She sought to be faithful to God in all of the little things, saying, “I find Him everywhere while doing the wash as well as while praying.” She became known as the “prophet of the presence of God.” She sought to unite everything to God, knowing that in grace God was dwelling within her so that she could do all things in Him who strengthened her. Blessed Elizabeth’s beautiful prayer about God’s dwelling within us in grace is contained for us in paragraph 260 of the Catechism of the Catholic Church describing how not only is God’s plan for us to enter into the perfect unity of the Trinity in heaven, but to become a dwelling place of God now, following through on Jesus’ promise that if we love him and keep his word, the Father will love us and the Trinity will come to us and make a dwelling place within us.

“O my God,” she wrote, “Trinity whom I adore, help me forget myself entirely so to establish myself in you, unmovable and peaceful as if my soul were already in eternity. May nothing be able to trouble my peace or make me leave you, O my unchanging God, but may each minute bring me more deeply into your mystery! Grant my soul peace. Make it your heaven, your beloved dwelling and the place of your rest. May I never abandon you there, but may I be there, whole and entire, completely vigilant in my faith, entirely adoring, and wholly given over to your creative action.”

She knew that “each minute” was an opportunity to rejoice in God’s loving presence, which wasn’t static but “creative,” as he was seeking to transform her more and more into his image. It was a foretaste of heaven. The Blessed Trinity taught her she could do all things in the Father, Son and Holy Spirit strengthening her within and that nothing — except her choosing to run away from God through serious sin — could separate her from the love of god, including suffering. She accepted her own immense sufferings as a gift from God to bring about a union with Christ on the Cross and to allow her to join Christ in the salvation of souls, making up what was lacking in his sufferings for the sake of his body the Church. She wasn’t afraid to die, saying, “I am going to Light, to Love, to Life,” because in this world, within her, she was regularly communing with that same Light, Love and Life.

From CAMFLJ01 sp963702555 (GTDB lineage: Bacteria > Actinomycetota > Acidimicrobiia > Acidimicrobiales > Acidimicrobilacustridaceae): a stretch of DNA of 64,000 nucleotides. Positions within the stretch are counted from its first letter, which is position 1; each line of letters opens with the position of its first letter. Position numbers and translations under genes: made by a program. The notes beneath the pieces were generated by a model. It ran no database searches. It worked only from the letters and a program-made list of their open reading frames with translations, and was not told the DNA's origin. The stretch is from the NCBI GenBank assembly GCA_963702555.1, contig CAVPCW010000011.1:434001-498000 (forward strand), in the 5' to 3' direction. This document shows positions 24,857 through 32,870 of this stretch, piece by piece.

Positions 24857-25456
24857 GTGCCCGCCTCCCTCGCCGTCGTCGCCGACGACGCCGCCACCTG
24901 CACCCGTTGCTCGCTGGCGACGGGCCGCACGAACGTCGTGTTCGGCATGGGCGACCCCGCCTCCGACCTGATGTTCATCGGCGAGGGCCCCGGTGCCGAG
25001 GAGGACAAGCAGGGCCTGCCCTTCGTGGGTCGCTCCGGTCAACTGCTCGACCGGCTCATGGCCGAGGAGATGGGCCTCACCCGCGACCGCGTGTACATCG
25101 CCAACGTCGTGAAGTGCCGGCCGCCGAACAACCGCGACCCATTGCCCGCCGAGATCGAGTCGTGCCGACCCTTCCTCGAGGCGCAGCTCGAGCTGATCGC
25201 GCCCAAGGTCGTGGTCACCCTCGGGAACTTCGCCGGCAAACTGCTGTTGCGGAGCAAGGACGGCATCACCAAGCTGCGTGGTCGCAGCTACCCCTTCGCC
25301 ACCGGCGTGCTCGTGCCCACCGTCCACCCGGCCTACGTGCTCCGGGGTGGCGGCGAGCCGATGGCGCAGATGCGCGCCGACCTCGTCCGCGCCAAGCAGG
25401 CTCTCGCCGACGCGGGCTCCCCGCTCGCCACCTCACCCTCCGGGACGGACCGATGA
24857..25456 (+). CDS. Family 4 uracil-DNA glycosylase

Her work in heaven is very much something that the reform of the Church needs today. You remember that six days before he was elected the 266th Peter, the future Pope Francis said to his brother Cardinals that the next Pope had to be a man who, from the contemplation and adoration of Christ could lead the Church out of herself to the existential peripheries where as a Mother she could carry out the sweet and comforting task of evangelizing. Before Blessed Elizabeth died, she said, “I think that in Heaven my mission will be to draw souls by helping them to go out of themselves in order to cling to God by a wholly simple and loving movement, and to keep them in this great silence within which will allow God to communicate Himself to them and to transform them into Himself.” Her work is to pray that we will be kept by God in the silence of prayerful union, that will transform us progressively into God, so that we will by the power of the Holy Spirit and following the command of Jesus go out of ourselves to bring others into that same communion with God and with us. She’s praying for us and the whole Church now.